"Football is not just tactics; it’s emotions and relations between the lads," the Manchester City boss tells UEFA.com.
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Josep Guardiola has won three of the four UEFA Champions League finals he has been involved in as a player and coach, and as his Manchester City side take on Chelsea, is looking to underline his place in football history by becoming one of the tiny band of coaches to have won Europe's top competition with two teams.
Ahead of the decider in Porto, the 50-year-old tells UEFA.com how he defied expectations to bring his free-flowing style to England, and how his time at Barcelona continues to inform his principles.
On his friendship with Chelsea boss Thomas Tuchel
With football, one of the nicest things is talking about it. There's watching and training and, after that, there’s talk. I would say I learn a lot from Thomas; I learned a lot watching his teams, with our conversations. It doesn’t matter if he has a lot of info about us or about me because, in the end, luckily for world football, he cannot play, I cannot play. So, in the end, the guys who are going to decide the final will be the players.
I have a lot of respect [for him]; I think he is an exceptional, exceptional manager. And that’s all. So of course I want to beat him, like I guess he wants to beat me.
On his guiding principles at City
"Strong organisation, a lot of investment, a lot of quality players, good fans, good backroom staff, a team with the principles to [be successful]: these are the most important ones. But you always have to take a look at the players that you have because if the players don’t adjust or adapt to the principles or the way you want to play, it’s more difficult.
"Some things come from where I was born: Barcelona. You know, trying to have a living role in the game, playing [in the opponents' half], and trying to win the game. There are no more secrets than that. It’s [about] the quality of the players, trying to understand their skills, creating a good environment and a good mood, because football is not just tactics; it’s emotions and relations between the lads and even with the backroom staff. This is the most important thing for a team to last for a long time, which has happened here for five years."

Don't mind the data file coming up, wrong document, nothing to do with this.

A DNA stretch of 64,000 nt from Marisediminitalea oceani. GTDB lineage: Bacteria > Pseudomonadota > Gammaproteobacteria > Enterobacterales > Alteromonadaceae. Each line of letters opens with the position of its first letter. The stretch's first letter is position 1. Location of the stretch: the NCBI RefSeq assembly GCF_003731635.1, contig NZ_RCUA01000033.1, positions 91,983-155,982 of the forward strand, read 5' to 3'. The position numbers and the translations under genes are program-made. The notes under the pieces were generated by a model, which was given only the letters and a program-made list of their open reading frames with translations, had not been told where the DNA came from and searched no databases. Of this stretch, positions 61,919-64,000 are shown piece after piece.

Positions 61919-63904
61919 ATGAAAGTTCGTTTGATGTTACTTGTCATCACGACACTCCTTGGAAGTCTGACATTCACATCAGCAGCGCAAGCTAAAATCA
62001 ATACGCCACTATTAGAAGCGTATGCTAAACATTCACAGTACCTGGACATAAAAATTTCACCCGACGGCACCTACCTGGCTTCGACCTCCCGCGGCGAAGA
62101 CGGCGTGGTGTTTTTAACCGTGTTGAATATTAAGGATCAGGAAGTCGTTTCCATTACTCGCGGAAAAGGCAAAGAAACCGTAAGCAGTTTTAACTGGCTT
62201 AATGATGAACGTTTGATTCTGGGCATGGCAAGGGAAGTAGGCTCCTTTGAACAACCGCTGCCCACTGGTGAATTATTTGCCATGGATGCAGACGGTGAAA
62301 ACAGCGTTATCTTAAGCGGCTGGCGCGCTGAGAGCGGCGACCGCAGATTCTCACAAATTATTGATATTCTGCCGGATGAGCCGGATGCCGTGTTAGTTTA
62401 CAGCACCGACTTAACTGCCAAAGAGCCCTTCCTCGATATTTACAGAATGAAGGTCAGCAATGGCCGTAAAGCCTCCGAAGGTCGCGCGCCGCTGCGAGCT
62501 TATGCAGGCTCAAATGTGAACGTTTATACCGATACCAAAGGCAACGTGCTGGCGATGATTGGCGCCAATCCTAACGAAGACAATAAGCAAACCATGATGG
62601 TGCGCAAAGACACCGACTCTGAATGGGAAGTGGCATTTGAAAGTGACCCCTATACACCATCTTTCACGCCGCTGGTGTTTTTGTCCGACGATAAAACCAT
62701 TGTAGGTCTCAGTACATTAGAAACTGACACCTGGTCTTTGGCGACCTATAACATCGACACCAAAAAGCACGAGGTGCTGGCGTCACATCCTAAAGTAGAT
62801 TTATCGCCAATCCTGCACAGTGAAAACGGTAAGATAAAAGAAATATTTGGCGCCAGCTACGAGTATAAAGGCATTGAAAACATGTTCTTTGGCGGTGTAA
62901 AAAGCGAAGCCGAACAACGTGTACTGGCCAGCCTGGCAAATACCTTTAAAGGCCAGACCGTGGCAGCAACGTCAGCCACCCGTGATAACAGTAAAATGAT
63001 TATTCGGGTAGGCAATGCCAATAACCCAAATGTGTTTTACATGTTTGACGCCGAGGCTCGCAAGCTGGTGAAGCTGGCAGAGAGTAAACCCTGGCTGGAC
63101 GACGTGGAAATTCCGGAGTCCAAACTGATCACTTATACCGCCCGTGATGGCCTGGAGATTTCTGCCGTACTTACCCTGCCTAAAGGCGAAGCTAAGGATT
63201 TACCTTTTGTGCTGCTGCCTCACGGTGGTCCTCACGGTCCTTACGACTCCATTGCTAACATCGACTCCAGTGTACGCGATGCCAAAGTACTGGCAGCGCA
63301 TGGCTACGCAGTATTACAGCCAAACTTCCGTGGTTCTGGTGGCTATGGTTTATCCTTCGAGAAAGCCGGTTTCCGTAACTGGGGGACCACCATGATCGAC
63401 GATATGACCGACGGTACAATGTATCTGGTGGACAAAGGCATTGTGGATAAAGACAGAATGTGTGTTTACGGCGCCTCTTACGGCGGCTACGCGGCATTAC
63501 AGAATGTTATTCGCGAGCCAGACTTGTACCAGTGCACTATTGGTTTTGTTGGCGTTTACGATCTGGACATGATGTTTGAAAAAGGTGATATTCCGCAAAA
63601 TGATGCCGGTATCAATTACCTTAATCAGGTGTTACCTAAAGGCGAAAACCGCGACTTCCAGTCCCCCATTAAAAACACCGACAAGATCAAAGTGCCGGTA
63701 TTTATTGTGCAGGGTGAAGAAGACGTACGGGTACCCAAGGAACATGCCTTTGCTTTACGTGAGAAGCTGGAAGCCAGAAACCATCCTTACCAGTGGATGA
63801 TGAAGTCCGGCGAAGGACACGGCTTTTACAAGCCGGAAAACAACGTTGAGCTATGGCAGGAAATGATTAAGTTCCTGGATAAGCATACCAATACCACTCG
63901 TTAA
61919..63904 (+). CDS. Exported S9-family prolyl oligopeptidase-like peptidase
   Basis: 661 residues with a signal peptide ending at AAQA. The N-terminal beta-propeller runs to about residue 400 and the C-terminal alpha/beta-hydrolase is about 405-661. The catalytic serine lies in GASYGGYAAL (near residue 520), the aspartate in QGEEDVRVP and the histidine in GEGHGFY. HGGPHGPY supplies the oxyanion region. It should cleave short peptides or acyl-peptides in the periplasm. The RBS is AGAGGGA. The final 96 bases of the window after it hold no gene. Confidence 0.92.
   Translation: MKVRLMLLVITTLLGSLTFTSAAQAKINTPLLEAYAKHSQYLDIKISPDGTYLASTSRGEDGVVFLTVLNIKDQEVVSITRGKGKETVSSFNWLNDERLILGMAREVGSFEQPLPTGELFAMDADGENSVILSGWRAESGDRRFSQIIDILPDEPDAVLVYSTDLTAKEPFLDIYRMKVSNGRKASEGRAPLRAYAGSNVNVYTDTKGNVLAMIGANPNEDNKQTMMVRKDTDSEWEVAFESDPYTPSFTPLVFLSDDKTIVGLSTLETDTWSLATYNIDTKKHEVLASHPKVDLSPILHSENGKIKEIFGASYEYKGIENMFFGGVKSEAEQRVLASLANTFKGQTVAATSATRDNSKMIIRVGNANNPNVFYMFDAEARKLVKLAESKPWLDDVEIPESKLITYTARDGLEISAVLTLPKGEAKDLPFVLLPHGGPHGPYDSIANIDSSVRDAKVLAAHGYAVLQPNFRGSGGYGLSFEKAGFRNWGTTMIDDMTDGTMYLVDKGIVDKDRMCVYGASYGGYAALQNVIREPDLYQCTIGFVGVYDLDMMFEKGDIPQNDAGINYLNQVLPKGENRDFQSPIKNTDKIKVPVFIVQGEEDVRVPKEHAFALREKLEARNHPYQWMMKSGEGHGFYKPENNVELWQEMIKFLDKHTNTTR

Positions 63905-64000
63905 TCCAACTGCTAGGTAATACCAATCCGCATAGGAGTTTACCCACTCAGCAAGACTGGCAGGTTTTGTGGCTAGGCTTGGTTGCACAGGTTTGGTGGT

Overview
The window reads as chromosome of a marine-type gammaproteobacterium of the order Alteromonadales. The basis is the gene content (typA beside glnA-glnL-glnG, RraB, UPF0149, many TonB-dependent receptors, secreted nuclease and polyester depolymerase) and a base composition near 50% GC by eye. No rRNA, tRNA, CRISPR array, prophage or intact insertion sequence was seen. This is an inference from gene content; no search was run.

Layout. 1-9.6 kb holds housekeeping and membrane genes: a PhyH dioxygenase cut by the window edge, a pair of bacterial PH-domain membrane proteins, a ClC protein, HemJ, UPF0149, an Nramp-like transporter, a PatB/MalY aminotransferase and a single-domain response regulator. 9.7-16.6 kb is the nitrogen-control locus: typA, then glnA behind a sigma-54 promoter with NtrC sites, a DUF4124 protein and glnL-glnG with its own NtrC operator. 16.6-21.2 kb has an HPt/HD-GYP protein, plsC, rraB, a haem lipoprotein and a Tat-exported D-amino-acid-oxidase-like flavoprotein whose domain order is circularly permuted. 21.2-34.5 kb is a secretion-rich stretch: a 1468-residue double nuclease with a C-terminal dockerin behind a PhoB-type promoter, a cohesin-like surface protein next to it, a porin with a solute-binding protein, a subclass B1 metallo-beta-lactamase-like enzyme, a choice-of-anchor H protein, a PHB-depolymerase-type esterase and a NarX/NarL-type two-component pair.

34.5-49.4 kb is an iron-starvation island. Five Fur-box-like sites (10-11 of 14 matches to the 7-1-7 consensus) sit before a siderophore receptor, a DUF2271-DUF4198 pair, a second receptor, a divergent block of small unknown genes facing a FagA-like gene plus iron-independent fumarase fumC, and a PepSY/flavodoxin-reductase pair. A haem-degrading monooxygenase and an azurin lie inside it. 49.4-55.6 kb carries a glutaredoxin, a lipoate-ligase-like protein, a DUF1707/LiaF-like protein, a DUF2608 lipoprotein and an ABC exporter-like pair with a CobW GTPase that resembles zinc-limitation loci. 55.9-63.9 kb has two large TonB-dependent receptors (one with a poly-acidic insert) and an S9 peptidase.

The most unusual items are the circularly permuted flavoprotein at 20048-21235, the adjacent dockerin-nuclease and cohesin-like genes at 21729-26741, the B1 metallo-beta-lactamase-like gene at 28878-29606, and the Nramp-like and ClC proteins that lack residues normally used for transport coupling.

On his proudest City achievement
"Titles are the consequence of many, many things. The most important thing is that, always, I am a spectator, not just a manager, and, when I am sitting on the bench, I want to see the team play the way we like. People, a long time ago, said: ‘It’s not possible to play in this way in this country.’ We did it. It’s our way, we decided to do it from day one, and we accomplished it.
"We’ve won a lot of Premier Leagues in this short time and, finally we achieved the next step in Europe at this club, and hopefully, we [will not] tremble, and we can be sure we can do well in the final. I don’t think we are much, much, much better than the previous season when we were not able to [get to the final]. Maybe the desire was higher because we thought ‘OK, this time, let’s go, try again, try again, try again.’ At the end, the coin, [landed on] our side."
On Phil Foden
"[Phil Foden is] the type of player [who], [the more] pressure [there is], [the bigger] the environment [is], the better the performance will be. When you are 20 years old it’s different to when you are 28, but now his priority in life is just one: to play football. The rest, he doesn’t care. He forgets mistakes immediately. He can do ten things very badly and then, for the 11th, he’s going to take the risk and he’s going to do well. That’s why at this age, he’s able to play in this team."
On his Barcelona side beating Manchester United 3-1 in the 2011 final
"We got to the Wembley final and said: ‘We’re going to win.’ With the way we played in the first half and the first 20 minutes of the second half, we could not do better. That was as high as we could go as a team and that was the moment when I started thinking the period at Barcelona was over.
"It’s not possible [to think that way] here, in Manchester [City], because it’s the first time. We are not among the elite in Europe. We’re not playing with this relaxed situation or calm situation, but you have to play with this tension that we have, this pressure that we have; we have to be used to playing in this way, and I’m pretty sure that we’re going to have a good game."